Tuesday, May 27, 2008
Tuesday, May 20, 2008
Tim Harford (the Undercover Economist) recently wrote an interesting piece on Economic Forecasting and the long running debate about why economists bother when their forecasting is so often inaccurate (see http://timharford.com/2008/05/why-economic-forecasts-are-so-hard-to-get-right/). The conclusion which is reached by Prof David Hendry is that we fail to forecast accurately because in part we fail to quickly realise when a "structural break" has taken place in the environment being investigated.
This issue is one that applies tenfold in the field of marketing because there are so many potential things which can lead to a structural change in the market. For example, a competitor launches a revolutionary new product; your advertising is run in a recently vandalised environment; a factory burns down. None of these things in inherently predictable but as a brand manager each can be catastrophic to the performance of your portfolio. Does this mean that it's not worth forecasting because the likelihood that the forecast will be "accurate" is low?
Predictably I'm going to say "no". There are many reasons that forecasting is a useful discipline in itself. In the marketing area, these would be something like:
- It forces you to consider a wide range of outcomes from each strategy
- It's a discipline which helps ensure consistency across the business and gives credibility to your operations
- Getting all your forecasting ideas and assumptions down on paper will help you evaluate and learn from past mistakes. Finding out that an idea was a success is great - being able to repeat the logical process that led to the idea is fantastic and will take your marketing to a new level
Will the forecasts be accurate? In the marketing world, the answer is they might be in the short term but in the long terms, it's anybodies guess. Will advanced analytics solve this? Again better analytics may give a small improvement in accuracy over the long term but it has yet to be proved. In the short term, practical quick analysis is more powerful than advanced time consuming analysis.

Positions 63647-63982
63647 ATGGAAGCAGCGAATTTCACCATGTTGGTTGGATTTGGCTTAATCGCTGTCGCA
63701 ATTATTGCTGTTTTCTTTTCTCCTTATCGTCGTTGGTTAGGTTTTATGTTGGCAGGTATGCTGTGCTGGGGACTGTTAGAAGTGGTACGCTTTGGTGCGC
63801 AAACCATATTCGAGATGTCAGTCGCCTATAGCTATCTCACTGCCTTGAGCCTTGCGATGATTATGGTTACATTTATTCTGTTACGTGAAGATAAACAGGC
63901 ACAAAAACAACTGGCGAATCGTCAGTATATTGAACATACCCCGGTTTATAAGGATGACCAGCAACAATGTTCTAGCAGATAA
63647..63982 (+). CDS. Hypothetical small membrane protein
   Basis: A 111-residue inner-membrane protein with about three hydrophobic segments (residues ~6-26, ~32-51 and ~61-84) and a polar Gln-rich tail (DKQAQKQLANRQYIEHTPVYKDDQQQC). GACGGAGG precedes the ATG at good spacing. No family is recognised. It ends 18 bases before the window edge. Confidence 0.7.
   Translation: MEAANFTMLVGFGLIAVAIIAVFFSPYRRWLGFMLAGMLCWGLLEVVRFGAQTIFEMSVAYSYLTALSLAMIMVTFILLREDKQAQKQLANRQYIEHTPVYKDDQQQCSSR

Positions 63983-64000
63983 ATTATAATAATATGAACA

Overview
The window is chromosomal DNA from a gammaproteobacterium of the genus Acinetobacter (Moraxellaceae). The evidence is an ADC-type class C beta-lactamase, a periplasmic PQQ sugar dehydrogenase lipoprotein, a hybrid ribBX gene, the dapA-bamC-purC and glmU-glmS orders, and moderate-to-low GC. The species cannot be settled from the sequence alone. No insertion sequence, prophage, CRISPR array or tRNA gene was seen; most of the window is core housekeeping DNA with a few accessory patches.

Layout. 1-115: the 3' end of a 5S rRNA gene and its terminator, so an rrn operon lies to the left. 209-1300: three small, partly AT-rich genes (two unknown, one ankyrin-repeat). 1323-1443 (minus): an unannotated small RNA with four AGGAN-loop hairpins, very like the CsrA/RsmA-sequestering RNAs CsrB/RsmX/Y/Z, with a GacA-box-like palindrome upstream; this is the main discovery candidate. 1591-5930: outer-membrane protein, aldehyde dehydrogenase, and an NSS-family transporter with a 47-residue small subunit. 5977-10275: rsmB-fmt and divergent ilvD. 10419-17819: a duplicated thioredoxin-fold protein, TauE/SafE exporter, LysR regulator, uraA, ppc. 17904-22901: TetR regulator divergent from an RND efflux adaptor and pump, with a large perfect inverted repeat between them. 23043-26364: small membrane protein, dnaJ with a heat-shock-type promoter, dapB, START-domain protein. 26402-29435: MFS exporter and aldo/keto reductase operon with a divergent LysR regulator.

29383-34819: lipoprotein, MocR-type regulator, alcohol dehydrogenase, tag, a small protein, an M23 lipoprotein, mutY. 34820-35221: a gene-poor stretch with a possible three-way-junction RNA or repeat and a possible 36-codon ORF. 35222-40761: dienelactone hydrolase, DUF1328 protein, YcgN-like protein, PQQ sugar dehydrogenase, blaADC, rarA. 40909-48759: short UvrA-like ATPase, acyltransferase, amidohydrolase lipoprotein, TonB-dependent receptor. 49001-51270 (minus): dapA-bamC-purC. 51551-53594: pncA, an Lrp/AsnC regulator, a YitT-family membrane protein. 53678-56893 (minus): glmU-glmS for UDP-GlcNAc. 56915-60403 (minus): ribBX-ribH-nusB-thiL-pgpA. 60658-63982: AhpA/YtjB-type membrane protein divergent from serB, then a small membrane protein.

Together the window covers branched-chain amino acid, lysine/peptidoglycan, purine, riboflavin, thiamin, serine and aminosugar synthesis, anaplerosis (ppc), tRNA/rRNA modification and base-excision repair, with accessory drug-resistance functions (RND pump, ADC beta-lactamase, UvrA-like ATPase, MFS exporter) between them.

Forecasting is necessary in all businesses (although many still fail to add any discipline to this process). How accurate these forecasts are does indeed depend on the effort put into them and the predictability of the market in question. Whether the incremental effort that goes into advanced analytics is worth it depends on whether you can find the correct balance between speed of analysis and the degree of "forecastability" in the market.
Friday, May 16, 2008
1) The Age of Turbulence: Adventures in a New World by Alan Greenspan
This is a fascinating book which is surprisingly well written considering an economist had a big part in the creation of it! If you want an overview of how the modern world economy works at a high level and the implications on the major economies of various govermental polices, this would be a great place to start.
The Age of Turbulence: Adventures in a New World
2) Economics in One Lesson by Henry Hazlitt - only just picked this up but it seems a great read from page one and comes with a strong recommendation from someone I respect a great deal.
Economics in One Lesson: 50th Anniversary Edition